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Motivational Case Study Liana Zientek Texas State University

Dr. Nancy Langerock Ph. D. CI 5314 Section 002 Fall 2013 Texas State University Round Rock Higher Education Center 10/02/2010
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How a teacher can motivate students to be successful in learning is one of the most challenging problems educators and researchers have. Every student is a unique human being with unique personal experiences, academic knowledge, cultural experiences, cognitive and physical abilities, and emotions. Sally, a high school student, is the subject of a case study that focuses on motivation. Sally is a perfect high school student in many ways. She is a straight A student, wellbehaved and dependable. But despite Sallys academic performance she is an underachiever. She is motivated, but only to achieve high grades and the accompanying respect of her teachers. She over studies for every test, repeatedly reviewing the text and memorizing every possible fact she might be asked to recall. Sally lacks deep understanding of content and interest in learning the subject. She learns only what she is told to learn, in ways she expects to be evaluated. She is driven by extrinsic motivations, which reflects an activity or behavior undertaken for some instrumental value or external reason (Pintrich, 2003, p. 673). The notion that learning has some value aside from being a means to good grades and social recognition simply does not occur to her. She lacks intrinsic motivation. Intrinsic motivation refers to motivation that comes from inside an individual rather than from any external or outside rewards, such as grades. The motivation comes from the pleasure one gets from the task itself or from the sense of satisfaction in completing or even working on a task. An intrinsically motivated person will work on a math equation, for example, because it is enjoyable. Or an intrinsically motivated person will work on a solution to a problem because the challenge of finding a solution provides a sense of pleasure. Brophy (1999) emphasizes in his research, based on theories of Perrone, Dewey, Bandura and Csikszenthaily, that educators should encourage students to adapt learning goals rather than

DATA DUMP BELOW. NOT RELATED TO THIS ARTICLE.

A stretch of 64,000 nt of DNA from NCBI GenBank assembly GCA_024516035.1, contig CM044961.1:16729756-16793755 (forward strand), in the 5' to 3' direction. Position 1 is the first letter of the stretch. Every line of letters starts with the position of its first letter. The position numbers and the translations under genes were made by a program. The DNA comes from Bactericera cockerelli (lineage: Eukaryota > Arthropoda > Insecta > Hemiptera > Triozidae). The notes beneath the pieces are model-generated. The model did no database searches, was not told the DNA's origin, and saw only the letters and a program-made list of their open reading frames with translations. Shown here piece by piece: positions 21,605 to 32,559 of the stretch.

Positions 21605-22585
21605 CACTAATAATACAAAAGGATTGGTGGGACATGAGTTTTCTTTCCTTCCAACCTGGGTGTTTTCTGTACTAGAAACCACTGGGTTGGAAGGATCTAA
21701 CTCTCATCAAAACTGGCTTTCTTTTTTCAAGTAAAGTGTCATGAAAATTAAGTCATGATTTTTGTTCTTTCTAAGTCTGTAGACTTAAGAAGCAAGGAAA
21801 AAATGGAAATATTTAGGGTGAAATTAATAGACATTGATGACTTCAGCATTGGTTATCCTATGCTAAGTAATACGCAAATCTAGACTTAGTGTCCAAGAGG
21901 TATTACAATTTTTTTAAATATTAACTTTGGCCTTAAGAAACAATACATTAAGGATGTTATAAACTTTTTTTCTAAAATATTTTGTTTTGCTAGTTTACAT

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performance goals. To encourage intrinsically motivated learning, it is necessary to plan instruction of content and activities based on personal identity and the goals of students (Brophy, 1999). In order to foster Sallys intrinsic motivations, her teacher should gather information about Sallys background knowledge, family, interests and agendas. The present teacher should work with Sallys previous teachers and her parents for gathering information about Sallys experiences and goals. The teachers personal observations and questionnaires will help to gain full information about the student. This is the first step for planning strategies to ensure Sallys successful learning. Then teachers can help Sally to set personal learning goals using her background information. According to Brophy (1999) educators can influence and nurture the development of intrinsic motivation to learn by socializing. Three powerful socializing mechanisms that can be used are cognitive modeling, coaching and scaffolding (Brophy, 1999). Sally is popular with other students and she invests considerable energy into social events. Most of her free time is spent pursuing an active and varied social life. Teachers can use Sallys social interest to achieve higher academic goals by assigning more group projects and research activities with her friends. The teachers of algebra, English, history, geometry, art, Spanish, biology, and music can create a unit where students will work in groups on a project that involves knowledge of different subjects. Sallys teachers can use socializing mechanisms and new learning strategies for conducting a successful learning unit. It will bring Sally enjoyment in the process of working on a project with her peers and foster development of her intrinsic motivations. The teacher can scaffold the lesson by selecting activities that will engage Sallys and other students attention based on their interests. The teacher can use coaching strategies by connecting real-life experiences to study material. For example, the teacher can introduce mathematical ideas using